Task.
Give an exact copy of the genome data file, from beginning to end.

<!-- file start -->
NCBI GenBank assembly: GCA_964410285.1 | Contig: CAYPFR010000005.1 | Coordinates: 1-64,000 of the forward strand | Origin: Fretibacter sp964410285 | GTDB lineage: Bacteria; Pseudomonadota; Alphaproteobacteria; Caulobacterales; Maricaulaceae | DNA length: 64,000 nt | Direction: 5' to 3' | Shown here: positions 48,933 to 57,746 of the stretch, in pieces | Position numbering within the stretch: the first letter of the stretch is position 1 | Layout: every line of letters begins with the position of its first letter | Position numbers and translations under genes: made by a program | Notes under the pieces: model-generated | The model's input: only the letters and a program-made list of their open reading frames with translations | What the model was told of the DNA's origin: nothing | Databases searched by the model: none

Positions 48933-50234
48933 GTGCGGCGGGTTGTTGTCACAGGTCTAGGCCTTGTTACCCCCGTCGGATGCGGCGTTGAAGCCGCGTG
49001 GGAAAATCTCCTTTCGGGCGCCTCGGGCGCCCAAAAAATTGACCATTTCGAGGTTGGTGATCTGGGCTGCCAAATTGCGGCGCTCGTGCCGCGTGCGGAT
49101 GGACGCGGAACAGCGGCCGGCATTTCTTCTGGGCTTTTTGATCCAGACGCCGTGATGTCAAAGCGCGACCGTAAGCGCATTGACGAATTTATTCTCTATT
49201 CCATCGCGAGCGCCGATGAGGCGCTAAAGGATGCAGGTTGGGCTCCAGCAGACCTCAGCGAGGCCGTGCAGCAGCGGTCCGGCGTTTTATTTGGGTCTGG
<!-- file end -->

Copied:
NCBI GenBank assembly: GCA_964410285.1 | Contig: CAYPFR010000005.1 | Coordinates: 1-64,000 of the forward strand | Origin: Fretibacter sp964410285 | GTDB lineage: Bacteria; Pseudomonadota; Alphaproteobacteria; Caulobacterales; Maricaulaceae | DNA length: 64,000 nt | Direction: 5' to 3' | Shown here: positions 48,933 to 57,746 of the stretch, in pieces | Position numbering within the stretch: the first letter of the stretch is position 1 | Layout: every line of letters begins with the position of its first letter | Position numbers and translations under genes: made by a program | Notes under the pieces: model-generated | The model's input: only the letters and a program-made list of their open reading frames with translations | What the model was told of the DNA's origin: nothing | Databases searched by the model: none

Positions 48933-50234
48933 GTGCGGCGGGTTGTTGTCACAGGTCTAGGCCTTGTTACCCCCGTCGGATGCGGCGTTGAAGCCGCGTG
49001 GGAAAATCTCCTTTCGGGCGCCTCGGGCGCCCAAAAAATTGACCATTTCGAGGTTGGTGATCTGGGCTGCCAAATTGCGGCGCTCGTGCCGCGTGCGGAT
49101 GGACGCGGAACAGCGGCCGGCATTTCTTCTGGGCTTTTTGATCCAGACGCCGTGATGTCAAAGCGCGACCGTAAGCGCATTGACGAATTTATTCTCTATT
49201 CCATCGCGAGCGCCGATGAGGCGCTAAAGGATGCAGGTTGGGCTCCAGCAGACCTCAGCGAGGCCGTGCAGCAGCGGTCCGGCGTTTTATTTGGGTCTGG